The first way is simply to entertain ourselves. Think of the Dennett Lexicon, which lampoons various philosophers by giving humorous definitions to their names. Everyone is getting hit, so the Lexicon isn't really designed to change anyone's mind or get them to reject the views of any philosophers as opposed to another. Mostly, it's about having fun. I even once made up a Dennett Lexicon entry making fun of me.I find it easy to make fun even of ideas that I think are true, but has a ridiculous side to them.
Or consider Saturday Night Live spoofs of politicians. Sure Sarah Palin was lampooned by Tina Fey's impersonation, but Obama doesn't get off scot free either. Now it is quite true that the treatment of Palin in particular did play a role in many people seeing what was problematic about her place on the Republican ticket in 2008. But can you really say that Republicans are lampooned more severely there than Democrats? I understand that George H. W. Bush loved the impersonations Dana Carvey did of him.
There is also the colorful use of reductios ad absurdum. These are really designed to refute positions. But these have to be tested as to their adequacy and accuracy. In addition, what you think seems absurd might be cheerfully accepted by your opponent. I happen to think that materialistic atheism leads to absurd conclusions, namely, I think it leads to the conclusion that no one ever believes anything for a reason. However, obviously materialistic atheists themselves think that they do believe what they do for reasons. This is not ridicule in he sense that I would consider to be offensive.
This is from RationalWiki, hardly a pro-theistic source:
Reductio ad absurdum is only valid when it builds on assertions which are actually present in the argument it is deconstructing, and not when it misrepresents them as a straw man. For example, any creationist argument that takes the form of "if evolution were real, we'd see fish turning into monkeys and monkeys turning into people all the time" only serves to ridicule itself, since it mischaracterises the theory of evolution to an extreme degree.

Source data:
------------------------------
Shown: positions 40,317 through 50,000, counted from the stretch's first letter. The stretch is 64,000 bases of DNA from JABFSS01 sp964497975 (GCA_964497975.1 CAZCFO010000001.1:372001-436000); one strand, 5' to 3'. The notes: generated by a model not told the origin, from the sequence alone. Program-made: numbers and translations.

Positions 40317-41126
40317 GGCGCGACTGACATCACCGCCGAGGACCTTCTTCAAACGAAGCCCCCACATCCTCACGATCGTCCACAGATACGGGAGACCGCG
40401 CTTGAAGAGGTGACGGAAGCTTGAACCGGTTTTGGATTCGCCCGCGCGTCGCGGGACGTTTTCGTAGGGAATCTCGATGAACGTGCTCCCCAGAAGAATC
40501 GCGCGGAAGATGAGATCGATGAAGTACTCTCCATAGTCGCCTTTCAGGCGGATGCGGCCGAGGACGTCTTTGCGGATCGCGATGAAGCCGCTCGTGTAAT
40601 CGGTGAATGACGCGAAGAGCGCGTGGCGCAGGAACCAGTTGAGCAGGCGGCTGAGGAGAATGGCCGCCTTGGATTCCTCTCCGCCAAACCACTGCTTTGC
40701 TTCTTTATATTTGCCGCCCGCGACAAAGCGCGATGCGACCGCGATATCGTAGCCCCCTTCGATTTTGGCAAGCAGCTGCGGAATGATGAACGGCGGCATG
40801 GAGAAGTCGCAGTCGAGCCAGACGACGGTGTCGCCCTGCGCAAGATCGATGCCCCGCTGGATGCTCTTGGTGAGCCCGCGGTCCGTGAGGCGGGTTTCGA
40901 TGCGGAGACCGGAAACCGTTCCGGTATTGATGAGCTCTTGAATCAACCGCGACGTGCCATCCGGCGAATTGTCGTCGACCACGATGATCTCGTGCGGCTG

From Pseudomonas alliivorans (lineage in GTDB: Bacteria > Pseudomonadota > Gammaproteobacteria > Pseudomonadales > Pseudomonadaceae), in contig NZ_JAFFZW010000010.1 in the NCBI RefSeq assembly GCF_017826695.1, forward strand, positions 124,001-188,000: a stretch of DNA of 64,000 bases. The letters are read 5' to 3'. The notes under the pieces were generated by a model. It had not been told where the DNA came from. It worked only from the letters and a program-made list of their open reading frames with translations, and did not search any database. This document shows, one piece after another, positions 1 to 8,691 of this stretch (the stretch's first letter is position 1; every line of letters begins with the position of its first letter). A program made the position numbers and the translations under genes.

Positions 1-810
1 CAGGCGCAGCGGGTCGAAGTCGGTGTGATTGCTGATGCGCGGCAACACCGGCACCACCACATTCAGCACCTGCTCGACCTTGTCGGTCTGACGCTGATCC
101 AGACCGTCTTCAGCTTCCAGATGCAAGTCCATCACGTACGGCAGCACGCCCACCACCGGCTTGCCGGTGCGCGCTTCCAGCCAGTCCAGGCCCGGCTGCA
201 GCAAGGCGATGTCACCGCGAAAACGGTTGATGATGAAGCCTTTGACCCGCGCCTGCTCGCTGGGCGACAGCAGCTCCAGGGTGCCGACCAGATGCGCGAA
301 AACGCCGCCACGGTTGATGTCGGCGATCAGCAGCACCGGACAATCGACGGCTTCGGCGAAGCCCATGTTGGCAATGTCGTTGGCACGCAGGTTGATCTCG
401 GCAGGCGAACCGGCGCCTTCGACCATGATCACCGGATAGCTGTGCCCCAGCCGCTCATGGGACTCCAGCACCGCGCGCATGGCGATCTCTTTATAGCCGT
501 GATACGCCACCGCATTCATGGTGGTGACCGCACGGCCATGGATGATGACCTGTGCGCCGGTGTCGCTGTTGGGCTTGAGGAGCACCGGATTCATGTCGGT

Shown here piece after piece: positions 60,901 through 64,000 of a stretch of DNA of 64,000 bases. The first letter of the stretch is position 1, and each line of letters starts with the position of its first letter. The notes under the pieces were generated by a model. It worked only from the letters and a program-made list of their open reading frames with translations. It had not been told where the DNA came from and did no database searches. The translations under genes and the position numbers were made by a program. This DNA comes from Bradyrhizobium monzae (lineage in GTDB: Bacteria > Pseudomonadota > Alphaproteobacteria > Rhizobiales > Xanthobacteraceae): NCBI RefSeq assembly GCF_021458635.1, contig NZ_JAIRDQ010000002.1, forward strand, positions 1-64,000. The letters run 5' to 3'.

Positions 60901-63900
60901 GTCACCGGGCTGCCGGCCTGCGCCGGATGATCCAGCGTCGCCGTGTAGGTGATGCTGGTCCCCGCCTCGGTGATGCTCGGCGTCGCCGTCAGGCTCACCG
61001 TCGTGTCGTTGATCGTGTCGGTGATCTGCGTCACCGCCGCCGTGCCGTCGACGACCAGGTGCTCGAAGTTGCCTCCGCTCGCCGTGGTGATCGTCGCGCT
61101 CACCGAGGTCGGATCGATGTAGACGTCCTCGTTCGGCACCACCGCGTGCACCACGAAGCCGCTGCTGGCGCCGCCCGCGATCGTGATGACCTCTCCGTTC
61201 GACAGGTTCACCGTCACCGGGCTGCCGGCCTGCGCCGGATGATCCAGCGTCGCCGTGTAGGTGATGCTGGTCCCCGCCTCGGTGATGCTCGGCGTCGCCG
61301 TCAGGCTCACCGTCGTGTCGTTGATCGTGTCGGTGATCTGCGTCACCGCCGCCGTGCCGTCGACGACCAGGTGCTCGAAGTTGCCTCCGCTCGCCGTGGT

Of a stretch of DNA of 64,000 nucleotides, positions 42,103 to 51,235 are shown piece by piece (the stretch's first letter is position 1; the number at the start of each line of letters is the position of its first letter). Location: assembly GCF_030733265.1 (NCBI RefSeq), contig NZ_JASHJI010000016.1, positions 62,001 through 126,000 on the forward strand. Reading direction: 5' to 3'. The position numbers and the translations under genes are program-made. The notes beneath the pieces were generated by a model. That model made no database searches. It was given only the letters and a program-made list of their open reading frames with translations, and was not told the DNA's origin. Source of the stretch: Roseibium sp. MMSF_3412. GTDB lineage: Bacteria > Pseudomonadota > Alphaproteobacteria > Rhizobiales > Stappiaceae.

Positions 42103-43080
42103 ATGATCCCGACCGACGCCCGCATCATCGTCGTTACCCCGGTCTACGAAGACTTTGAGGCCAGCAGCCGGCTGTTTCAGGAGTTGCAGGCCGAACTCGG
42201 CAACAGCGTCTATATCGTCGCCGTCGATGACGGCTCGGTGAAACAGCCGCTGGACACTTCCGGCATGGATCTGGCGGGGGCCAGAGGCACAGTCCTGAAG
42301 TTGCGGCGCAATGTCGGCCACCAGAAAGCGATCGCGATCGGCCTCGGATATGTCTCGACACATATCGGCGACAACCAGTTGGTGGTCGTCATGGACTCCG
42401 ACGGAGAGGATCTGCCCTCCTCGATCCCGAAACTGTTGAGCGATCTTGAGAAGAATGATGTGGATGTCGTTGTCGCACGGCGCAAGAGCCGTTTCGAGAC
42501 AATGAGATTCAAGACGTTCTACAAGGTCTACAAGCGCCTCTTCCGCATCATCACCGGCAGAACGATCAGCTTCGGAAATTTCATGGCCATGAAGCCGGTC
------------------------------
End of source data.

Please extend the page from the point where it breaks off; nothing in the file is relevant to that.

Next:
Reductio ad absurdum should also not be confused with appeal to ridicule, although both see extensive use in satire. Appeal to ridicule simply dismisses a position as ridiculous, without explaining or arguing why, while reductio ad absurdum actually pursues the logical consequences of an argument.
Here is a treatment from Freethoughtpedia:
It's no secret you can short-circuit somebody's brain with shame. How many of us were shamed into doing something stupid in high school?
But why does it work? There are these primitive, lower parts of your brain called amygdalae that controls base, emotional reactions. That's where things like contempt and shame come from, and stimulating it can completely shut down the analytical part of your brain. The gang calls you a coward and the next thing you know, you're wedging a roman candle between your buttcheeks. You'll show them!
You can thank evolution for that. Way back when humans started forming groups and tribes, social status was everything. It's what guaranteed you food, protection and ladies (that is, a chance to pass on your genes). Mockery developed as a "conformity enforcer" to keep people in line.
Making a person, idea or behavior the target of mockery gave it a lower social position, and made it clear that anybody who associated with it would share that lower position, leaving them out of the hunting/eating/fucking that made life in the tribe worthwhile. Thousands of years later, a good dose of mockery can shut down critical thinking and make us fall right in line, no questions asked.Now let's look at the Dawkins statements I alluded to in a previous post.
Dawkins: Michael Shermer, Michael Ruse, Eugenie Scott and others are probably right that contemptuous ridicule is not an expedient way to change the minds of those who are deeply religious. But I think we should probably abandon the irremediably religious precisely because that is what they are – irremediable. I am more interested in the fence-sitters who haven’t really considered the question very long or very carefully. And I think that they are likely to be swayed by a display of naked contempt. Nobody likes to be laughed at. Nobody wants to be the butt of contempt.
I must ask, isn't he doing EXACTLY what the Freethoughtpedia says is the Appeal to Ridicule, a fallacy? Getting people to the right result is more important to him than fostering critical thinking and getting to the right result for the right reason. I do find this offensive, which is why my reactions to New Atheists are different from my reactions to atheists of another stripe.